Late on Friday afternoon — the traditional dumping time for distasteful news — Sotomayor quit her all-female club. She doesn’t want it to be a “distraction,” she says. Uh huh. But really, if it is all on the up-and-up why would she quit?
The real issue was her justification for membership, which only served to re-enforce her pattern of victim-mongering: those who aren’t white males have special status because of past wrongs and therefore don’t have to abide by the same rules regarding those in the majority. That’s how she comes to the conclusion that her membership in an elite female club figuratively posting a “no men allowed” sign didn’t really violate the judicial code of conduct barring membership in clubs which practice invidious discrimination.
That is a subject for further inquiry by the Senate: what does she think invidious discrimination is? One suspects she doesn’t think white males can ever be the victims of invidious discrimination. That’s how we got the result in Ricci — a back-of-the-hand dismissal of a white firefighter’s claim. His claim to a promotion on the merits is subsumed to the “noble” efforts of the city to maintain a particular racial mix — and kept the NAACP and other groups off the city officials’ backs. That same perspective accounts for her touting the wisdom of Latina judges over those of their white, male colleagues. The former have some enhanced status simply because of their minority status. And of course this fits nicely with the PRLDEF agenda — one devoted to multiculturalism, quotas, preferences, attacks on hiring by merit and the like. In all of these white men get the short end of the stick. One suspects her attitude is: “What of it?”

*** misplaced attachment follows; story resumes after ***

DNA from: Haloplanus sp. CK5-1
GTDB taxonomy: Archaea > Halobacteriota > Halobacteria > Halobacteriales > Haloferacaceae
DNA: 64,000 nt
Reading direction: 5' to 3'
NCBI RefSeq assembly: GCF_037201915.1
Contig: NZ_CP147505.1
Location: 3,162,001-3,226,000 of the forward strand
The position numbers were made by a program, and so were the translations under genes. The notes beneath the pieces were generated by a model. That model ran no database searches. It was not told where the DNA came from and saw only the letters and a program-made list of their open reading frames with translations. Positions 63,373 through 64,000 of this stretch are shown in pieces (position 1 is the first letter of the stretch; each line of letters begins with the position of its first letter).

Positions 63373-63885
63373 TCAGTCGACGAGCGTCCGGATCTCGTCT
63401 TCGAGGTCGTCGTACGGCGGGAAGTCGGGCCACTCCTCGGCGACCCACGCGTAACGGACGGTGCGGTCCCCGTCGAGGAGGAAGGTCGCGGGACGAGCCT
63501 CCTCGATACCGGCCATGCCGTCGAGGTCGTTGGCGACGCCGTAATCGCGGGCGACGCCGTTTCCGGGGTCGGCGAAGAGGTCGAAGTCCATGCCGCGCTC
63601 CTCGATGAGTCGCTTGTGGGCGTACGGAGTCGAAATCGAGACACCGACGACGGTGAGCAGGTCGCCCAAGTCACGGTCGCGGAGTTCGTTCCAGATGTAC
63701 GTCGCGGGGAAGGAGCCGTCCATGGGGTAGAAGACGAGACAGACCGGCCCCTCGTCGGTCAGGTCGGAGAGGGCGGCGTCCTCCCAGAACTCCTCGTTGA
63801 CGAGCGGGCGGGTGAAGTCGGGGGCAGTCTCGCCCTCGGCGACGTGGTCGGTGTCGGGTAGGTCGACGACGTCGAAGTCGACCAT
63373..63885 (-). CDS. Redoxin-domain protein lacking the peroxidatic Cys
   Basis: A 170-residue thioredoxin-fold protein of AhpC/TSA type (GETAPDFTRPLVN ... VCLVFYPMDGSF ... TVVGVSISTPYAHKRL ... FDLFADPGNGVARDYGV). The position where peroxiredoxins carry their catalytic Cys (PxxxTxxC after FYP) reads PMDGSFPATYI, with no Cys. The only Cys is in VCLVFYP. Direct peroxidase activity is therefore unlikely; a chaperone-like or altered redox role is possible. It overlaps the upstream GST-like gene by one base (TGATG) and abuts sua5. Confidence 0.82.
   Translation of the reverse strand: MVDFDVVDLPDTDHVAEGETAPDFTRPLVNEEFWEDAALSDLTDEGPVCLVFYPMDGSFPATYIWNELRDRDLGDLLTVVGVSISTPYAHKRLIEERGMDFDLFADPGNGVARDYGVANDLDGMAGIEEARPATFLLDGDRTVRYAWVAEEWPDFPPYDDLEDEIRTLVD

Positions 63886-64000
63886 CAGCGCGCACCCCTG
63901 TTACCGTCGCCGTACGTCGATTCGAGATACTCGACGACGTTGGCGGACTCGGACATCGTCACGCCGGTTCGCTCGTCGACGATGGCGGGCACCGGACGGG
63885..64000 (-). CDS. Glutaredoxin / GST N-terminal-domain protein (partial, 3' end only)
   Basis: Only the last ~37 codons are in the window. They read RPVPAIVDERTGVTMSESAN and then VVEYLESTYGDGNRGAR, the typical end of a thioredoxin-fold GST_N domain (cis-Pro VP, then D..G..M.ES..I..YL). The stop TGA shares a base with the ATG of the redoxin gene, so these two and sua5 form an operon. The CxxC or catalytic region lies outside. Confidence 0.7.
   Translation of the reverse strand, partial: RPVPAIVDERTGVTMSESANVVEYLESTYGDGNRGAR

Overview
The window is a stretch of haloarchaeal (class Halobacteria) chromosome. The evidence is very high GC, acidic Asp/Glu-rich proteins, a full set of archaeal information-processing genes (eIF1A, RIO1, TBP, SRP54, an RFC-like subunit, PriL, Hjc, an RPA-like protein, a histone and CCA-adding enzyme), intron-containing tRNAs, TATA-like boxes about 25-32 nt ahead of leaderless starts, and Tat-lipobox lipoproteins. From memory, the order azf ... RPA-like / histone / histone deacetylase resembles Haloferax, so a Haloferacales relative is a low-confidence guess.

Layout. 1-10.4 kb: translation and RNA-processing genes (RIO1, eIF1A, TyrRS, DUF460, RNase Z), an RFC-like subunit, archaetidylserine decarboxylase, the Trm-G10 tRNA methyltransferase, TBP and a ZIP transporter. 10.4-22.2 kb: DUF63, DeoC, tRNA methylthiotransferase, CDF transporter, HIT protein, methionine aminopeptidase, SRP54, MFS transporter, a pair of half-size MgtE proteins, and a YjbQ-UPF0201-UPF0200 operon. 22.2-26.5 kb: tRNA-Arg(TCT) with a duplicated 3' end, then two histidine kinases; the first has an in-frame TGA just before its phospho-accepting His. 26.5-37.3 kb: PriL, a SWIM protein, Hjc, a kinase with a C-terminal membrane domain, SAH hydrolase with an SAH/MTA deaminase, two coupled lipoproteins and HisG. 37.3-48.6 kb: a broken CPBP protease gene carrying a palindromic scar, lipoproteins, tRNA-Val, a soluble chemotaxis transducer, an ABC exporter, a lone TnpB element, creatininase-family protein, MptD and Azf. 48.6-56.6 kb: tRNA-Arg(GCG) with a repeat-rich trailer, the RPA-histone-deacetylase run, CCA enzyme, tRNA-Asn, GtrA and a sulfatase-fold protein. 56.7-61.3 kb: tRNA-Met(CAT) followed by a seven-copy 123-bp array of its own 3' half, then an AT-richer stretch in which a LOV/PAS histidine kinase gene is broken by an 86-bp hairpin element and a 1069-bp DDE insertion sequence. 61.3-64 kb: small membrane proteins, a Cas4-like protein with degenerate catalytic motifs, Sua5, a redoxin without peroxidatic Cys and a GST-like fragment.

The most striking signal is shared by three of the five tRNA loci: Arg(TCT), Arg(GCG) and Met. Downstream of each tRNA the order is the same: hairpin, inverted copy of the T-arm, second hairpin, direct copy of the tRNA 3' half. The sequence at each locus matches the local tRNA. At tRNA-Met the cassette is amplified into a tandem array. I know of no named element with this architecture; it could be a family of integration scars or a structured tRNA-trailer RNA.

It is all consistent and all disturbing. Sotomayor can resign from her club, but she has a career, speeches and views that won’t be so easily discarded. The Senate needs to ask some hard questions.